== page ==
Click here to switch polarity.
"WARNING: The big enemy is approaching at full throttle. According to the data, it is identified as Butsutekkai. NO REFUGE"
—Warning screen before each boss in Ikaruga
In Ikaruga, everything comes in one of two polarities: black or white. Black ships fire black shots, and white ships fire white. Your ship is unique in that you can switch between the two polarities at will.
Your ship's Battle Aura can absorb bullets of the same polarity, but is destroyed by shots of the opposite polarity. However, your shots do double damage to targets of an opposite polarity to your own, giving you the option to fly with your defences down to increase your offensive power. Absorbed bullets charge up your special attack, a homing Beam Spam. Finally, the scoring system allows you to accumulate "chain" multipliers by destroying three enemies of the same polarity in a row.
That's all there is to the game: no other gimmicks, no other features. Just five levels of careful design, switching polarity, and more bullets than you can shake a stick at. Ikaruga is a work of art that way: it takes a simple idea and plays that idea to its most logical extreme (obviously, Your Mileage May Vary, especially when it comes to the sheer difficulty of the game). All five levels are Scrappy Levels in one way or another, but there is something to be said for elegance.
Released as an arcade game (using the Sega NAOMI platform) and on the Dreamcast in Japan in 2001, it was later ported to Gamecube systems around the world in 2003. In 2008, it was ported to Xbox Live Arcade.
- 2½D: Almost everything in the game is 3D, but the game, being a Bullet Hell shooter, plays out on a 2D plane with some cutscenes shown on a full 3D plane at the start of each stage and boss, as well as at the end of the entire game.
- Advancing Boss of Doom: Chapter 3's Boss in Mook Clothing near the end.
- All There in the Manual: In the true tradition of Shoot'Em Ups, the only place you will find anything remotely resembling a coherent plot for the game. And not even then, in the Gamecube version.
- The Atoner: Kagari, as she used to be a mercenary for the Horai.
- Battleship Raid: The whole of Chapter 4.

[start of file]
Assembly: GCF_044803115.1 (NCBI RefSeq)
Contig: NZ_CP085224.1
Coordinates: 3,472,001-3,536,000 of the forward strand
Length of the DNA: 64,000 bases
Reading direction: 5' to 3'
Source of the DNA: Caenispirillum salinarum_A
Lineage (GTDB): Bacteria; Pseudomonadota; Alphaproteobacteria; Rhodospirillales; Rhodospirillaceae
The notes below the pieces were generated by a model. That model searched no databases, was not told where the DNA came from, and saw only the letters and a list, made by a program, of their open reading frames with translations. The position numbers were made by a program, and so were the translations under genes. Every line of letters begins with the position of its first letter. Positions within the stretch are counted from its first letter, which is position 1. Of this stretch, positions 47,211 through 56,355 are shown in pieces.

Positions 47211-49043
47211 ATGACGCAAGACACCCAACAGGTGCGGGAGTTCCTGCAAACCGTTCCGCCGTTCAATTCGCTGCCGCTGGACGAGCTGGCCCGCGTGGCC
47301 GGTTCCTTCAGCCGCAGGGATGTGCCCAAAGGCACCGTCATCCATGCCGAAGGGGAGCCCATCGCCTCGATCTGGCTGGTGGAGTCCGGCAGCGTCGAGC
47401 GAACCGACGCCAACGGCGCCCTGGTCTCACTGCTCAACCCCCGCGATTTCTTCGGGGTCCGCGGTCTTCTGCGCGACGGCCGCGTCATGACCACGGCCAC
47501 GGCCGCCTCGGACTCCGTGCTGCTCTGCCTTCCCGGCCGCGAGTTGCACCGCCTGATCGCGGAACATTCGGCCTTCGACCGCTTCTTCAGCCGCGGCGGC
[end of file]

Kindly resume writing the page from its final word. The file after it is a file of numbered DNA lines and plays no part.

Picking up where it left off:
- Bigger on the Inside: The arcade version of the game takes up only eighteen megabytes. Trust us, that's impressive.
- Bullet Hell: While its difficulty has arguably been eclipsed by some of the more recent entries in the genre, the game will still throw some truly intimidating patterns at you. Perhaps the most infamous example...
- Cast from Hit Points: Simply piloting the Ikaruga and Ginkei prematurely ages the pilots' brain cells.
- Chain-Reaction Destruction: A lot of of the bosses do that when killed.
- Charged Attack: The "collect" kind. Notably, you can use the attack even if the meter isn't fully charged; you just get weaker beams (and possibly less of them) from your Beam Spam.
- Computer Voice: The Ikaruga and Ginkei fighters. Their voice is somewhat hard to comprehend though especially during the epilogue.
- Cores and Turrets Boss: Chapter 4 boss and Mini Boss.
- Dangerous Forbidden Technique: The final attack, which involves releasing all the ship's restraining devices and has a very good chance of blowing it up.
- Darker and Edgier: Treasure somehow took the incredible bleakness of Radiant Silvergun and make it darker, in particular with the nearly monochrome watercolor artwork and dysfunctional heroes.
- Death Seeker: Kagari.
- Downer Ending: Your ship's Heroic Sacrifice at the end.
- Or Bittersweet Ending. Though you will have to consider the last chapter is called Metempsychosis, or "moving from one life to the next."